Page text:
Glarus is also home to the “route 66”, the local pub of Glarus. Marc, the owner, is an easygoing guy who offers local beers to travellers. There, I also met Roger who gave me 300,000 Iranian Rials and ensured me that Iran is a wonderful and safe place to visit. I never had any doubt about Iran, but I am amazed to meet so many nice people here in Switzerland. Friday night, I ended up training my jodl skills in the streets of Glarus at 4AM with random locals. As you can imagine, cycling on Saturday from Winterthur to Kreuzlingen wasn’t that easy !
I arrived in Kreuzlingen at night and my GPS had no battery, probably because I forgot to switch it off. For some reasons I still can’t figure out, all my spare batteries were dead as well. Maybe I was crossing a time warp or something? I needed to find Claudia’s Home and all I knew is that she lives near Aldi so I spent about an hour cycling around the city at night and asking people where Aldi is. I mainly got very surprised look and vague answers like “Aldi? You can’t go there by bike!”, “Ah really? Is it on top of a mountain or what?”, “too far…”. Yes, that was far! I was two hours late when I finally found Claudia’s flat and it was so clean and nice that I felt even more dirty than I probably was. Claudia welcomed me with some very tasty home-made sushi! How come I always meet such nice people? Eating sushi, sitting comfortably on her sofa, sipping in my tea… I had no idea I would spend the following night in my tent under 10 centimetres of snow and that’s probably better this way, I was just feeling great 🙂
The following day, I was talking to Claudia for a while, and when I started riding, it was rainy and snowy. It kept on raining until I pitched my tent by Bodensee (Konztans Lake). I slept couple of hours in the cold and woke up early, tired of the noise made by the ducks at the pond nearby. I put on my trousers still wet from the previous day and was staring at the steam emanating from it in the ray of light coming from my headlamp! Cold! Cold! Cold! I have to hurry! I packed all my stuff including my wet tent and started cycling.
Drinking the first tea after 20km ride was just the best moment of the day. Later on I entered Austria and tried to follow some messy bike lane signs. One specificity of Austria in February is that there are no bikes on the bike lanes, but many people use it to stroll with their dogs !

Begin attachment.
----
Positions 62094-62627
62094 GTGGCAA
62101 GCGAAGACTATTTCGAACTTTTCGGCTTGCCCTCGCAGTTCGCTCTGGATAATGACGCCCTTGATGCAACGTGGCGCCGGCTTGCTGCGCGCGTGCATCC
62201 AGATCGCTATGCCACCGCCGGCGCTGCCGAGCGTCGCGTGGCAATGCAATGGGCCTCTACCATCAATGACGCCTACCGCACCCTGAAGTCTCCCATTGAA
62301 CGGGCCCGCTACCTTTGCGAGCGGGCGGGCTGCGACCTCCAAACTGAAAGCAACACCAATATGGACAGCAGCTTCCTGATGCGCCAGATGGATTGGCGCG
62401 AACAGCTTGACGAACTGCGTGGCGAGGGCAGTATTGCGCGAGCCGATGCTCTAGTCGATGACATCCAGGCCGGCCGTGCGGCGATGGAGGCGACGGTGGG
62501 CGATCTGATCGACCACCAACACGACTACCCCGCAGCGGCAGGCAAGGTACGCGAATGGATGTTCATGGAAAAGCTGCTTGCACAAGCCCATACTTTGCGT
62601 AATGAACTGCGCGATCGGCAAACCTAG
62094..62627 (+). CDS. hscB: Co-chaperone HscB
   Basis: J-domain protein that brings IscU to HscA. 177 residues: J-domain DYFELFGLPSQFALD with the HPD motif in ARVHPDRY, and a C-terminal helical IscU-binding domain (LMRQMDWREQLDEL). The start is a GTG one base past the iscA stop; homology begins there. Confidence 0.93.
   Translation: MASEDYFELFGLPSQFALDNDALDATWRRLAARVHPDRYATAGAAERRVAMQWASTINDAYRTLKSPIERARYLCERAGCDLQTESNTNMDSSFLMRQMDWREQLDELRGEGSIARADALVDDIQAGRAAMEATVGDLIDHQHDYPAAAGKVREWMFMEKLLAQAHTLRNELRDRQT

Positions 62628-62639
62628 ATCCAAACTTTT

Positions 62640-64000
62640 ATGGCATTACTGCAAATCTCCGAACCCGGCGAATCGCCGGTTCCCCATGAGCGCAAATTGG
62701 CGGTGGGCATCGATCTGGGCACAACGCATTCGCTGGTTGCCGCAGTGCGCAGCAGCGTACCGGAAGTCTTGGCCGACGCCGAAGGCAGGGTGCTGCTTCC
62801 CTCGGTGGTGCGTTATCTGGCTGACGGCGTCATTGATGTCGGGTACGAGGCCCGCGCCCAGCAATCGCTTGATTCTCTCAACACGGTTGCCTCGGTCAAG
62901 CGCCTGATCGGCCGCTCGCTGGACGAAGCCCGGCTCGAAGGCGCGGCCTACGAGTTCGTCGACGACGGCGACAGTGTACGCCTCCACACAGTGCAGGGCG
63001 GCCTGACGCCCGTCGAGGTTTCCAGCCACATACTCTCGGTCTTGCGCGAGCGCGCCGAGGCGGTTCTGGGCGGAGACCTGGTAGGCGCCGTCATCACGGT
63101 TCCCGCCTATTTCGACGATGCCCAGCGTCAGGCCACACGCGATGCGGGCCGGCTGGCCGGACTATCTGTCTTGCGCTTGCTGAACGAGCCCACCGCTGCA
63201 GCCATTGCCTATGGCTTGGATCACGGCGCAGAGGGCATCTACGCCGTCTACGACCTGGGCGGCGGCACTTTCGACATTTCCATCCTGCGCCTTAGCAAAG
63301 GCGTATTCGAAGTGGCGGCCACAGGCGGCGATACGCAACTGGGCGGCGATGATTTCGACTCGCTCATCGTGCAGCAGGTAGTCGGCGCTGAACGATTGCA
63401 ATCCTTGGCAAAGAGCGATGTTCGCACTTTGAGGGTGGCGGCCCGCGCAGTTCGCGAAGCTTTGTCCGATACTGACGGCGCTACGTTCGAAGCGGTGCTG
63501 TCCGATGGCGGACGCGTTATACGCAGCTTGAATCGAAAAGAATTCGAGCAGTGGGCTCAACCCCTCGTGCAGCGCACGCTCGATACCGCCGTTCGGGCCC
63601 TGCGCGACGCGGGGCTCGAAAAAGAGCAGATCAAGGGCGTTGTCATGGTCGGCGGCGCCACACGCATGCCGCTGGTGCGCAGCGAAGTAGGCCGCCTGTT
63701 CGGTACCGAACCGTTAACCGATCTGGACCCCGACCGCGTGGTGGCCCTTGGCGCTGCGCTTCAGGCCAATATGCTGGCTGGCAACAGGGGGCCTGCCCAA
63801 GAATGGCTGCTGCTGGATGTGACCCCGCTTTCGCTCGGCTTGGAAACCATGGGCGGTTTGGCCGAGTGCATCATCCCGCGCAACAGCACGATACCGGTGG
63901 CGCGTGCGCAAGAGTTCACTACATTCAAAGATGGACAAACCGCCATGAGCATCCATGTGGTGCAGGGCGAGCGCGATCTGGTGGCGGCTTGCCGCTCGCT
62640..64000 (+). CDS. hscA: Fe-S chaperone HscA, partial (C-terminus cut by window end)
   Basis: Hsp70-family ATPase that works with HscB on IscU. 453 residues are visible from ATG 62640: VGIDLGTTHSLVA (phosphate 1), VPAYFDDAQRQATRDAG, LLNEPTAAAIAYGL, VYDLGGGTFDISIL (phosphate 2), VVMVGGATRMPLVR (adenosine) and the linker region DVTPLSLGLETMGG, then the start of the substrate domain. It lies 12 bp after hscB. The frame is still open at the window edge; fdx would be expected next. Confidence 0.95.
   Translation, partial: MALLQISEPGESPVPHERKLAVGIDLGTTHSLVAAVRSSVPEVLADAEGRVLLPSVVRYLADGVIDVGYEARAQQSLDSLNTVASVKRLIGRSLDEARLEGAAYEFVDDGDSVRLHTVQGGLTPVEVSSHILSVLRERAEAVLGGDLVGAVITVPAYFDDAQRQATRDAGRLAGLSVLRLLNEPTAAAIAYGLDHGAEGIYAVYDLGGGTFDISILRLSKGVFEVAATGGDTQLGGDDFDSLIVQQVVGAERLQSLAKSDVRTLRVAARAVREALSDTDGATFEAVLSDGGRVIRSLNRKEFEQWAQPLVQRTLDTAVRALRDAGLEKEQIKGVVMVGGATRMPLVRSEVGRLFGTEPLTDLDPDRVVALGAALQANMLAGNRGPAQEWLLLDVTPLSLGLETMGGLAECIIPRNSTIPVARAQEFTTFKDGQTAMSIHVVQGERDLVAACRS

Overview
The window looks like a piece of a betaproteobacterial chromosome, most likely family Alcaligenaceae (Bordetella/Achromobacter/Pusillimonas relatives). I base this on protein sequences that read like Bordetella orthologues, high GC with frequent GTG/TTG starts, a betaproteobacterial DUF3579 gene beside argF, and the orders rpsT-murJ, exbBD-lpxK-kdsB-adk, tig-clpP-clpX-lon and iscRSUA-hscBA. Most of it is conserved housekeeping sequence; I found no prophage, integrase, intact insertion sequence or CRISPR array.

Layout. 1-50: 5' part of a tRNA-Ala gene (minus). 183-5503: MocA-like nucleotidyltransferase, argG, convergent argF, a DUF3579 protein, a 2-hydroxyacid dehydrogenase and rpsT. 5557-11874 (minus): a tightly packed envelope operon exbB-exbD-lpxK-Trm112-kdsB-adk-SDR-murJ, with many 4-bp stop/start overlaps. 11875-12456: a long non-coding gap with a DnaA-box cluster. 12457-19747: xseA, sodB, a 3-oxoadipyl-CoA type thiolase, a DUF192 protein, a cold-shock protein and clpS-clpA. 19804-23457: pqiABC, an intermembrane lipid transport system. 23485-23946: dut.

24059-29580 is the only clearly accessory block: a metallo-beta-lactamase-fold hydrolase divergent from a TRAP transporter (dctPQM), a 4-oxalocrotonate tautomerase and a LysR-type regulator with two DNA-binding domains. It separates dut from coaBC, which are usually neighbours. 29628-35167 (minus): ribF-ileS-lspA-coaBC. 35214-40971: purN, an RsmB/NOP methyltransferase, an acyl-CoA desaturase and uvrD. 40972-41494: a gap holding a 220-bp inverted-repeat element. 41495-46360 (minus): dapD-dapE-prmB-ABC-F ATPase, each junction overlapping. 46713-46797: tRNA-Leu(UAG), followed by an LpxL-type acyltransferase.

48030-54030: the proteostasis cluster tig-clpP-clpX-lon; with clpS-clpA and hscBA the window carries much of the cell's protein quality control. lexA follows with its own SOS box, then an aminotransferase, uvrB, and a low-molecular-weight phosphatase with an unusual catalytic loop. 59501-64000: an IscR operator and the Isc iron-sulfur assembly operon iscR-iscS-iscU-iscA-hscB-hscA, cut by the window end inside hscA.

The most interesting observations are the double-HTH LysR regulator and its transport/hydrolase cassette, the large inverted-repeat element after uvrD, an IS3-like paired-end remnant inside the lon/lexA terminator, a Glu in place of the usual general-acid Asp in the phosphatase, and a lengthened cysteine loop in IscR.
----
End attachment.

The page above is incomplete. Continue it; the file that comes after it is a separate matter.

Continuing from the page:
At some stage I arrived at a crossroad with four directions and not any sign! I didn’t know which way to pick so I chose to go straight ahead but after couple of kilometres the road got smaller and smaller and I ended up in mud, and then some sand. A heavy bike in the sand is just not manageable. These situations never kill my optimism so I pushed couple of times hoping for the road to become better and bigger once more but no, that was a dead end. I even tried to push the bike across some fields but I realized I could push and exhaust myself for hours before I find a road, so I decided to turn back…
I then realized that my front wheel disc was very noisy. Since 2 days it was getting loose and even if I carry on the bike more than 3 heavy kilos of tools and spare parts, I don’t have the front disk key! So I stopped every two minutes under the snow to screw it back with my frozen fingers… Until I finally found a shop! DJ bike shop in a town called “Hard” (maybe it’s a sign?). They were very friendly guys and they fixed it for free so I could ride again, and smile again 🙂
Later in the afternoon I left Austria and reached Bavaria. The road I was riding on was called “Alplenstrasse” and that says everything, a constant climb with very painful hairpins under the snow. Why the hell did I leave in February?! Am I some kind of masochistic traveller? When I reached the top it was already dark and I was so exhausted that I didn’t want to risk cycling on this big road at night. So I called my next Couchsurfers and agreed that they pick me up by car for the last 20 kilometres. I had enough for that day 😉